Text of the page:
31 MAY 2008 Welcome to the somewhat belated May 2008 edition of Pike’s Law Monthly, our legal window to the South African legal and business scene. We intend keeping the content light and readable. If we don’t achieve that, please let us know. If you are receiving this newsletter, it means that you subscribed for it or that someone did so on your behalf or that it was forwarded to you by a friend. Should you no longer wish to receive the newsletter, please click here in order to unsubscribe. If you received this as a forward, to receive your own free copy, subscribe here. Back issues and a full colour version of this newsletter are available from our Archive. We will cover a variety of topics in each edition. If there is sufficient demand for particular subjects such as shipping, we will in future carry dedicated newsletters on specific subjects. We will be mailing out our newsletter at the end of each month. If you would like a friend to receive it, please feel free to forward it. We would welcome any comments you may have. Feel free to re-print any article, but please acknowledge its source if you do so. COMPANIES Companies can fund their own shares in BEE deals CONTRACT Terms of a contract must be certain and clear CREDIT Is an acknowledgement of debt or surety a "credit agreement" ROAD SAFETY Provincial Government responsible for unsafe roads SHIPPING AND LOGISTICS The onus of proof in associated ship arrests; When disputed evidence can be referred to oral evidence ICS runs IMDG Code training Prof William Tetley releases new book on Marine Cargo Claims: Andrew Pike authors South African chapter STAFF Andrew Pike & Associates takes on Chris Lenasch COMPANIES Companies can fund their own shares in BEE deals For many years Section 38 of the Companies Act has prevented companies from giving financial assistance (directly or indirectly) for the purpose of or in connection with the purchase of or subscription for shares of the company, or where the company is a subsidiary, for shares in its holding company. This section of the Act was recently amended in order to accommodate the state of BEE deals which have had to be funded by the target companies. The new Section 38(2A) now provides as exception to the rule and says that a company may give financial assistance for the purchase of or subscription for shares of that company or its holding company, provided that three conditions are met. Those conditions are: The board of the company must be satisfied that, subsequent to the transaction, the consolidated assets of the company fairly valued will be more than its consolidated liabilities; The board must be satisfied that subsequent to providing the assistance, and for the duration of the transaction, the company will be able to pay its debts as they become due in the ordinary course of business; and The terms upon which the assistance is to be given must be sanctioned by a special resolution of the members of the company. In consequence, the boards of companies are now going to need to take greater responsibility when providing financial assistance, especially in the BEE deals which were presumably contemplated at the time of the drafting of the new legislation. CONTRACT Terms of a contract must be certain and clear In the recent Zimbabwean High Court case of Nestoros v Innscor Africa Ltd  JOL 21595 (ZH), the plaintiff (Nestoros), a director of a company, wanted an allocation of shares similar to the allocations made to the other directors, who had all been in the company for a much longer period. The deputy chairman of the defendant company (Innscor Africa Ltd) explained that the allocation of Mr. Nestoros was lower because he had been in office for a shorter time. However, the deputy chairman promised to “sort out” the plaintiff’s shareholding. In considering whether the plaintiff was entitled to any further shares and whether what the deputy chairman had said amounted to a binding undertaking, the court looked at the requirements for a contract to be valid. The court said that, what distinguishes a true offer from any other proposal or statement is the express or implied intention to be bound by the acceptance of the person to whom the offer has been made. The court said it is fundamental to the nature of any offer that it should be certain and definite in terms. The offer must be firm i.e. made with the intention that when accepted it will bind the person making the offer. An offer to enter into a binding contract has to be distinguished from preliminary discussions, invitations to treat, offers to negotiate, statements of intention and “mere puff”. The terms of a contractually binding offer must be firm, certain and definite. Vagueness or uncertainty in the terms of an offer is fatal to the existence of the alleged contract. In the present case, the court found that the purported offer by the deputy chairman was not couched in certain and definite terms which were sufficient to constitute an offer for the purposes of a binding contract. It was unclear as to when the promise would be fulfilled and as to what was in fact promised. The court found, therefore, that the deputy chairman’s promise did not constitute a binding agreement giving rise to any clear contractual undertaking by Innscor Africa Ltd. CREDIT Is an acknowledgement of debt or surety a "credit agreement" In terms of the National Credit Act of 2005, a credit agreement is an agreement which is concluded at an arm’s length basis, whereby the credit provider undertakes to supply goods or services and the obligation to pay is deferred, imposing a fee, charge or interest on the credit receiver. There are different types of credit agreements, and each type needs to comply in certain respects with the Act. Credit agreements should state the type of credit agreement, the name and details of the parties, the credit provider’s National Credit Provider registration number (if this is required), the principal debt, and the amount deferred, including provision for fees, interest and charges. The Act recognises an acknowledgement of debt as a credit agreement. Section 8(4) (f) of the Act provides that “an agreement constitutes a credit agreement......in terms of which payment of an amount owed by one person to another is deferred, and any charge, fee or interest is payable to the credit provider in respect of the agreement or the amount that has been deferred”. The common law exclusions which are included in acknowledgements of debt, for example the renunciation of legal benefits by the debtor, are contrary to the Act. The court may declare the whole agreement unlawful from the date of the credit agreement. The Act also recognises credit guarantees as falling within the ambit of the Act. Section 8 (5) provides that: “an agreement, irrespective of its form, constitutes a credit agreement if in terms of that agreement, a person undertakes or promises to satisfy upon demand any obligations of another consumer...” This means that suretyship agreements are covered by the Act. However, the underlying credit agreement must comply with the Act and the acknowledgement of debt and suretyship agreement needs to be read with it. Care should therefore be taken when drafting an acknowledgement of debt or a suretyship agreement. The moral of the story, therefore, is to send your acknowledgments of debt, sureties, etc. to us for guidance on identifying the clauses which should or should not be included in these types of credit agreements. ROAD SAFETY Provincial Government responsible for unsafe roads In a recent case, the High Court ordered that the Freestate MEC for Public Works, Roads and Transport should pay an injured person R10 million in damages. This arises from a finding of the court that the condition of a particular road, particularly the high difference between the tarred surface and the shoulder of the road in the vicinity of where the accident occurred, was a danger to road users. Prior to the accident, the claimant had been a good sportsman, but he had been left permanently disabled by the accident. In addition, another passenger in the vehicle was paid R700,000.00. The background to the accident was that, at night, the vehicle concerned had had to swerve for a buck that was in the road. It had swerved onto the shoulder which was significantly lower than the tar surface and had caused the vehicle to roll. The court found that the provincial government was responsible for the maintenance and upkeep of roads and, in particular, that the provisional government is responsible for keeping the roads safe. This is an interesting development, particularly in the context of the number of vehicles which are damaged when they need to go off the road onto the shoulder. SHIPPING AND LOGISTICS The onus of proof in associated ship arrests; When disputed evidence can be referred to oral evidence Extra Cover Maritime Co. Inc. and Another v mv “Pioneer Trader”and two Others In the recent decision of the mv “Pioneer Trader” an application was brought before Justice Hugo in the Durban and Coast Local Division for the setting aside of a security arrest, and counter security for wrongful arrest. The ship had been arrested in Richards Bay harbour as security for London Arbitration proceedings. The arrest was authorised because the "Pioneer Trader" and the mv “Further Confidence” were alleged to be associated ships, in terms of sections 3(6) and (7) of the Admiralty Jurisdiction Regulation Act 105 of 1983. The applicants had shown prima facie that the two ships were associated, but did not discharge the onus upon them on a balance of probabilities, which is what is required for associated ship claims. A request was made to refer the matter to oral evidence. In his judgment, Hugo J analysed the requirements for associated ship arrests and the need for oral evidence. He stated that SA legislation gives peregrini of the court (i.e. foreigners) the extraordinary right to impound the possessions of another peregrinus (foreigner), for security for a case heard in a foreign jurisdiction. He referred to the decision of Zygos Corporation v Salen Rederiema AB, 1985 (2) SA 486 (C). In that case, on the papers before the court, the applicant had not discharged the onus of proving an association between various ships. If it had done so, the arrest would have been valid and the court would have entertained jurisdiction in the action. In the Salen case, the judge said that a court would be reluctant to order peregrini to contest an action before it to determine jurisdiction. In appropriate cases the court might exercise its discretion and direct a peregrinus to give oral evidence. In the “Pioneer Trader” security had not been given, but in any event would have been given if the question of association was referred to oral evidence, which no doubt, would have protracted the arrest, possibly culminating in a trial. As most associated claims are brought and allowed by the courts on the strength of documentary evidence, Hugo J concluded that there must be strong indications that the hearing of oral evidence will materially affect the probabilities of the case. In this case legal power of control was not established, even though there was common ownership by a particular family. The arrest was set aside. The judge did not make an order for counter security, which had been requested by the owners of the arrested ship, because he said that the court did not have jurisdiction to make such an order. ICS runs IMDG Code training The Institute of Chartered Shipbrokers, in conjunction with A-Cubed Institute, is running a course on the International Maritime Dangerous Goods Code during June 2008 in Durban, Cape Town and Johannesburg. Read all about it by clicking here. Prof William Tetley releases new book on Marine Cargo Claims: Andrew Pike authors South African chapter We are proud to announce that Andrew Pike has written South African Chapter in the recently published 4th Edition of Tetley on Marine Cargo Claims. The flyer material is below: After 20 years, Professor William Tetley releases a new edition of his acclaimed work: Marine Cargo Claims Marine Cargo Claims, 4th Edition is a detailed study of the principal legal issues connected to maritime transport law. Twenty years have passed since the third Edition of this book and international carriage of goods by sea law, as well as the whole context of international trade, has changed considerably. This book studies basic civil law, common law and maritime law principles as applied to marine cargo claims. It reviews the major principles and rules, providing a true transsystemic recapitulation of the fundamental concepts. It compares and examines over time the multilateral solutions to marine cargo claims liability issues. It also examines the past and recent case-law and writings of the most influential legal authors. It reproduces the most significant legislation. It includes national summaries of the law on marine cargo claims of some 50 countries, written by legal experts from those jurisdictions. To order: www.marinecargoclaims.com STAFF Andrew Pike & Associates takes on Chris Lenasch We are pleased to advise that Chris Lenasch of Chris Lenasch Attorneys joined us on 12 May 2008. Chris is admitted as both an Attorney and Advocate of the High Court. He has B.Proc and LL.B degrees from the University of Natal and has also been admitted as a solicitor of the Supreme Court of England and Wales. Chris worked for a few of years in England as an in-house solicitor and commercial litigation manager for two major companies involved respectively in insolvency and construction. He has also studied for an LL.M in maritime law at Southampton University and comes to us with a lot of experience. Chris is also an expert with the National Credit Act and we will be offering a service to update all clients' credit applications and standard trading conditions to align with the new Act. We wish Chris well and are pleased to offer clients this new dimension to our service. We will be introducing Chris to clients as soon as possible. If this newsletter was received as a forward and you would like to receive your own free copy, register here. Please forward a copy to anyone whom you think might be interested. Please let us have any suggestions for content, format or delivery. Contacts: Office: +27-31-7643111 Andrew Pike: firstname.lastname@example.org Chris Lenasch: email@example.com Website: www.pikeattorneys.com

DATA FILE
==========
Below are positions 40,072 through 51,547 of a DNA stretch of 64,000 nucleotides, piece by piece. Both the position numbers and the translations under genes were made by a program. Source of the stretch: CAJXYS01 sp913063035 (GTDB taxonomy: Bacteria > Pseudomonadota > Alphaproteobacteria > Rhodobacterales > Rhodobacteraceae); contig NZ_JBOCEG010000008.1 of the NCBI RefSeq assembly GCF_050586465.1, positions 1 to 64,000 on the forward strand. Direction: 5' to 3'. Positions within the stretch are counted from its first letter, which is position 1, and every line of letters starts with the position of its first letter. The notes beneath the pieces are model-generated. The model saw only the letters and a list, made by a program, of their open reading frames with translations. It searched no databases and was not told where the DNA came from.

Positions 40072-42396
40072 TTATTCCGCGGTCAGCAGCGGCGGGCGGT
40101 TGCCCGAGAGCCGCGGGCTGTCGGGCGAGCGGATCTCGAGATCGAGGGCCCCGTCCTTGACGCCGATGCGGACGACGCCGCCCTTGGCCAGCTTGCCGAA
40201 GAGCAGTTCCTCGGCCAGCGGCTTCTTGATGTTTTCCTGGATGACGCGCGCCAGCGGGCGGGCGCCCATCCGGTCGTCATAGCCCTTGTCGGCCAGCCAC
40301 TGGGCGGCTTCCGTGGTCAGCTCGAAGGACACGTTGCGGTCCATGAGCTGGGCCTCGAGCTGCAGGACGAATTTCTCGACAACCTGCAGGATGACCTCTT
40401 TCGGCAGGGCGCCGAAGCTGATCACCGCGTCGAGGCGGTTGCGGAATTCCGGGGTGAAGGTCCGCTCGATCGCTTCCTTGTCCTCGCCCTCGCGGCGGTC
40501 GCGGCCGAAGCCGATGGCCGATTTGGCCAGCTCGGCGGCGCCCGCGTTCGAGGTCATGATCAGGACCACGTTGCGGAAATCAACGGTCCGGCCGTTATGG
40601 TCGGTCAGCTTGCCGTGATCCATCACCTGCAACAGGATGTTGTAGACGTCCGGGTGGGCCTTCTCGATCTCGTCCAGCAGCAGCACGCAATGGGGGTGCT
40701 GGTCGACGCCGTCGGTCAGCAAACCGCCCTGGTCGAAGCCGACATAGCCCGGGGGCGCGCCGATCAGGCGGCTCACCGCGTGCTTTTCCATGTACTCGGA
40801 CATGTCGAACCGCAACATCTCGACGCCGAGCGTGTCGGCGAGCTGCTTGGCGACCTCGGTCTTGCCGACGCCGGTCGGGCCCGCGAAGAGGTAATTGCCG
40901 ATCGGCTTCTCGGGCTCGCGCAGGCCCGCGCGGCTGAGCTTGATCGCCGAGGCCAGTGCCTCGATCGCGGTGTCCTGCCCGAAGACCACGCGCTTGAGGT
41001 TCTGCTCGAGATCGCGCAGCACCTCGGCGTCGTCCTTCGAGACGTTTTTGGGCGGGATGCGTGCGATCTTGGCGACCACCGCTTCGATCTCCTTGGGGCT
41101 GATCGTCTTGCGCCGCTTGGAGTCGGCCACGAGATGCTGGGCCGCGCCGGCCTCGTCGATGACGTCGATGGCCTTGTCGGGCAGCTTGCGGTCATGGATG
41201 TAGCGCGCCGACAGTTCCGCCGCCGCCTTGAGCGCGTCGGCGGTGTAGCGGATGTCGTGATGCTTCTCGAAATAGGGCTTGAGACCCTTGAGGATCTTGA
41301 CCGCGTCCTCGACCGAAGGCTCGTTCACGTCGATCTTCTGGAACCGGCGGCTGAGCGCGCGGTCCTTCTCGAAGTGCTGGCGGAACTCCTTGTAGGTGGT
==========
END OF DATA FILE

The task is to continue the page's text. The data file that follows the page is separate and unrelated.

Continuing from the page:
"PIKES LAW, 0508 - Maritime and Corporate Lawyers"